Friday, March 28, 2008

Warner Music's Take on Subscription Music

Source: WikipediaNews yesterday that Warner Music is pushing forward with their own take on subscription music... one that bundles a monthly fee (around $5/month) into your ISP bill and then lets you download any/all things you want (presumably most happening via P2P networks) with immunity from litigation.

As I have said numerous times, I am a big fan of the value proposition offered by subscription services, but this opens stirs up far more questions for me than answers based on my (assumed) use case below...

  • Comcast pays some collection agency a couple/few bucks for on every ISP customer they have
  • Comcast either then charges me an extra couple of bucks on my $50/month ISP bill or throws a few more ads at me to cover their incremental cost
  • I (and they) now have "immunity" for anything I download over their network - from MP3 search, P2P, etc.

If that is correct, then that sparks a bunch of related questions...

  1. Does it matter how many people are on my network? Theoretically, my ISP is monetizing each user but in reality they would be monetizing the household, no? What if I open up my wireless network, and invite my neighbors that don't have broadband to jump on? What if I open a coffee shop and let hundreds of users a day get on free of charge? What if I resold access, is it then different?
  2. How does my ISP cover their incremental costs via advertising? Many people don't ever visit their ISP's webpages (myself included). Do they they have to require their users to use/frequent their portals/sites? Do they require some application (like some of the old free ISP models) that throws pop-ups at me?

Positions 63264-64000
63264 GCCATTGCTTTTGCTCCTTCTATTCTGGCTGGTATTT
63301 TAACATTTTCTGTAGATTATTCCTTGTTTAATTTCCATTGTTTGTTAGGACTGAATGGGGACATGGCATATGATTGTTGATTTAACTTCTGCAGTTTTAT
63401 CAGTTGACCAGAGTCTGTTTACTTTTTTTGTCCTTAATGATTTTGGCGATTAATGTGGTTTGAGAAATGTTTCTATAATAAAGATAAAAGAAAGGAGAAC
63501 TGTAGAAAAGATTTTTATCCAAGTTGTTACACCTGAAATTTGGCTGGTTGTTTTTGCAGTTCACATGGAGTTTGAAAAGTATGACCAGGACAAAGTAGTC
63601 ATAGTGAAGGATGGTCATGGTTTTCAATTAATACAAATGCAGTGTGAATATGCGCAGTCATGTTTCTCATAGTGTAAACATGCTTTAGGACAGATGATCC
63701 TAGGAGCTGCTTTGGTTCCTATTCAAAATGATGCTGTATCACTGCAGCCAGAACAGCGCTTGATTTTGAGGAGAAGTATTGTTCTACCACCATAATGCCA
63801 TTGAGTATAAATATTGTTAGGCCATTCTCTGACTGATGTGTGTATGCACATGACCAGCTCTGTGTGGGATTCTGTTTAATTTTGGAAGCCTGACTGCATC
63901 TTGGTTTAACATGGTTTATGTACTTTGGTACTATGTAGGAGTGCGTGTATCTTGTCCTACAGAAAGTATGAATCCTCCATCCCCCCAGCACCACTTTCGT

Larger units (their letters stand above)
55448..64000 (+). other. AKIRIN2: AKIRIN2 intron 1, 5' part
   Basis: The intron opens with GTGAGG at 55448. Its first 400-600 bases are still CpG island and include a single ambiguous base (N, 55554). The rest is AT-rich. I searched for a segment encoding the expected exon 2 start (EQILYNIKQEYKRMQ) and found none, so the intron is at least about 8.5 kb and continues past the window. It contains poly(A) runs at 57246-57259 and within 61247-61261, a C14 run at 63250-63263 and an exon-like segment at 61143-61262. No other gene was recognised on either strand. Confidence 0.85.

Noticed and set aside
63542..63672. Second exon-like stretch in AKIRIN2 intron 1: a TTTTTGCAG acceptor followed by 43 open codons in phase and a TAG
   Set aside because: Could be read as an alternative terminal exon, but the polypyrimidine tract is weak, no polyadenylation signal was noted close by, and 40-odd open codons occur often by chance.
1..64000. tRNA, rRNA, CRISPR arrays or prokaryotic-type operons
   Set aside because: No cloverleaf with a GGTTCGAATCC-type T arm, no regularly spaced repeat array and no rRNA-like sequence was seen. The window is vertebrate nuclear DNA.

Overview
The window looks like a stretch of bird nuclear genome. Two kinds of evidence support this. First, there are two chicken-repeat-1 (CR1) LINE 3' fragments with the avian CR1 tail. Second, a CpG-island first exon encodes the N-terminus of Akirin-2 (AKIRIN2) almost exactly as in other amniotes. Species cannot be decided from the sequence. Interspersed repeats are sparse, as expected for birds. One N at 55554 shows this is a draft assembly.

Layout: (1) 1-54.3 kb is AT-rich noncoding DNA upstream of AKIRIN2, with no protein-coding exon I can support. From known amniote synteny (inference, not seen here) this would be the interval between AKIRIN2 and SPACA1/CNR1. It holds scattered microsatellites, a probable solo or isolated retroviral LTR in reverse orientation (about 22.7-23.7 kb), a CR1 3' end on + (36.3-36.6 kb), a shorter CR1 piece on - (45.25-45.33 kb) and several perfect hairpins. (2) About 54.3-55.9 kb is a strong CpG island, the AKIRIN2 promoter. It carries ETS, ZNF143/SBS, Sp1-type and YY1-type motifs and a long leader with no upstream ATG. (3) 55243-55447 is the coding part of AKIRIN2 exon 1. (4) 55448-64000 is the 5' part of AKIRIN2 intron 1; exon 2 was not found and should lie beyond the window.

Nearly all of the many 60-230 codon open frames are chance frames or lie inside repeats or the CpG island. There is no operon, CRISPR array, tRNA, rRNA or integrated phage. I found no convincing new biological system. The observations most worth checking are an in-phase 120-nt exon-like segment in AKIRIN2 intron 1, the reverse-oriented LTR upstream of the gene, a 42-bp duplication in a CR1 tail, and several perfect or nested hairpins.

3. What about wireless? Is my cellphone company considered an ISP and subject to the same fees? If so, then isn't the consumer getting charged twice for the same rights (e.g. once by Comcast and once by AT&T)?
  4. This is repeatedly denied as being "a tax", but to make this work it would have to be a *required* fee to every ISP, no? Otherwise, there is the danger of people switching to the *cheaper* ISPs that don't have cover this cost?
  5. If the ISPs need to monetize these music consumption experiences (to cover their incremental costs of contributing to the pool) that seems to dictate that they (or at least some of them) can no longer just be a dumb pipe to 3rd party music sites.
  6. Does this force Comcast and Verizon Fios (and others) to invest in building out there own music destinations to compete with Yahoo Music, AOL Music and MTV?
  7. Does this trigger an avalanche of music service acquistions by the ISPs? Does Comcast buy Napster? Does Verizon buy imeem? Does Cox Communications buy Seeqpod? If they don't "own" the music experiences of their customers then how do they cover their additional licensing costs? If the ISPs can't cover these costs (or generate additional revenue around music) then what's in it for them? Just immunity from lawsuits themselves?
Public perception will be one of the biggest hurdles (and in my opinion, most important) to overcome in this new plan. The labels have done a fabulous job painting themselves as the bad guys over the past few years and most consumers don't really care whether or not they survive. While there are lots of reasons why the blanket licensing plan has merit, it will be all for naught if the consumers aren't convinced it's in their best interest.

I suggest that Warner Music gets a great PR firm on retainer quick before this rhetoric gets loud enough to smother the plan.

The next *big* question is then... how does this ISP-fee plan work in conjunction with the other approaches that Nokia is pushing with their "comes with music" plan and rumored Apple subscription plan that would put the tax on the devices themselves. How many times do I need to pay for my music... once with my phone + once with my iPod + monthly with my ISP + monthly with my cellphone???!


2 comments:

jChris said...

The big question I have is, Who gets paid when the music isn't owned by a label? Does the RIAA get paid when email music recordings that I just produced, directly to the artist, while they are sitting next to me in the studio. What about when I spend all day listening to Archive.org, or the myriad of excellent Portland bands who will never sign with a label?

J said...

jchris -

Another good question... I didn't even dive into all the concerns from the artists' perspectives.

* How is tracking and payment done?
* What if I *want* my stuff to be free?
etc...

- J